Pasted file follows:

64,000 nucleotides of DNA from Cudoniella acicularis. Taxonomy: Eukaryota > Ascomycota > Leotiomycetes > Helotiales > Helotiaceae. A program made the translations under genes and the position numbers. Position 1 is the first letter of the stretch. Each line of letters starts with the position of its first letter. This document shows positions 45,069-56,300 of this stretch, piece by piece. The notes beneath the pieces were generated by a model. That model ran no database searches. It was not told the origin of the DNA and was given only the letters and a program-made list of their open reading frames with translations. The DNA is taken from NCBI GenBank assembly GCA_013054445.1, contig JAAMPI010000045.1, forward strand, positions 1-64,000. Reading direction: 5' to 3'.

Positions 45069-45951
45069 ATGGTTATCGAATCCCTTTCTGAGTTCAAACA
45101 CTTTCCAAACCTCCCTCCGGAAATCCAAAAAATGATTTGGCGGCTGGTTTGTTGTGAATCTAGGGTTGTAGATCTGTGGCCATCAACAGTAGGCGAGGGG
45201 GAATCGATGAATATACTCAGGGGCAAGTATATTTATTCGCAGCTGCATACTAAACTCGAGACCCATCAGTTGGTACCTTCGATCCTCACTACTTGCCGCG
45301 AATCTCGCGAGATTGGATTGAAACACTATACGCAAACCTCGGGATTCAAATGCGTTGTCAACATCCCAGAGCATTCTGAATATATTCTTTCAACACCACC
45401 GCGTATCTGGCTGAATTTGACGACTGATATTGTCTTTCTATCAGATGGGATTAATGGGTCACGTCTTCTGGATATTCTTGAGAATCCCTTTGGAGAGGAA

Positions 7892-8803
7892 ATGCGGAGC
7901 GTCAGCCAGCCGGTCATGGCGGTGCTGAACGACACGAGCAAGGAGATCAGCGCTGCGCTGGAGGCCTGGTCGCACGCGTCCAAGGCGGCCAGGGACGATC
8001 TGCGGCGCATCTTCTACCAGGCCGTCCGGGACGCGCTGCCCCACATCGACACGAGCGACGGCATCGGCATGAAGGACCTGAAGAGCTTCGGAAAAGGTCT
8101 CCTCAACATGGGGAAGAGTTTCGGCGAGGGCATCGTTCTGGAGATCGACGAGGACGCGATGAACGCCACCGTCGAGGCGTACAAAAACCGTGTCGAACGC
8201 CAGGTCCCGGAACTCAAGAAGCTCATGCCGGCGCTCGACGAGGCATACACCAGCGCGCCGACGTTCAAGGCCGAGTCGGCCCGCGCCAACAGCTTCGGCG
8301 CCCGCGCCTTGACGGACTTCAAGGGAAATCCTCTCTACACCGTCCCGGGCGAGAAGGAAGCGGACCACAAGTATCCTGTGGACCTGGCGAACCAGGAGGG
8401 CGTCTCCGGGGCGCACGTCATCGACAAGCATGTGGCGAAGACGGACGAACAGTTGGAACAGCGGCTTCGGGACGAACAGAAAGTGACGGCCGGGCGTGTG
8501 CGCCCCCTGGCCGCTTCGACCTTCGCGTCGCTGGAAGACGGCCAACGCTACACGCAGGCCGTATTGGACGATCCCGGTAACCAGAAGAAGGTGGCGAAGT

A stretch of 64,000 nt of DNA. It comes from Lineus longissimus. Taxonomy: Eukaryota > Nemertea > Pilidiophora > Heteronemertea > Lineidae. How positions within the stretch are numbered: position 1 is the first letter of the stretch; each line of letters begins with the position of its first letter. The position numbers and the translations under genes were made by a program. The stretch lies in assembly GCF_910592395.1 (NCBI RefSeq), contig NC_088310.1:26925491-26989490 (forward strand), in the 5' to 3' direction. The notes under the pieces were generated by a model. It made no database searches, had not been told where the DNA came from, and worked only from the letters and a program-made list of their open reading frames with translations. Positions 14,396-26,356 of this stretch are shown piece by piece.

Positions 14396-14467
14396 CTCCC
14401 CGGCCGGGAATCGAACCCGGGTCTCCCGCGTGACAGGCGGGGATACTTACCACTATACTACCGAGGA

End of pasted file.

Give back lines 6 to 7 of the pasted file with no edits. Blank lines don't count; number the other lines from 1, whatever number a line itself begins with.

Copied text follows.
45301 AATCTCGCGAGATTGGATTGAAACACTATACGCAAACCTCGGGATTCAAATGCGTTGTCAACATCCCAGAGCATTCTGAATATATTCTTTCAACACCACC
45401 GCGTATCTGGCTGAATTTGACGACTGATATTGTCTTTCTATCAGATGGGATTAATGGGTCACGTCTTCTGGATATTCTTGAGAATCCCTTTGGAGAGGAA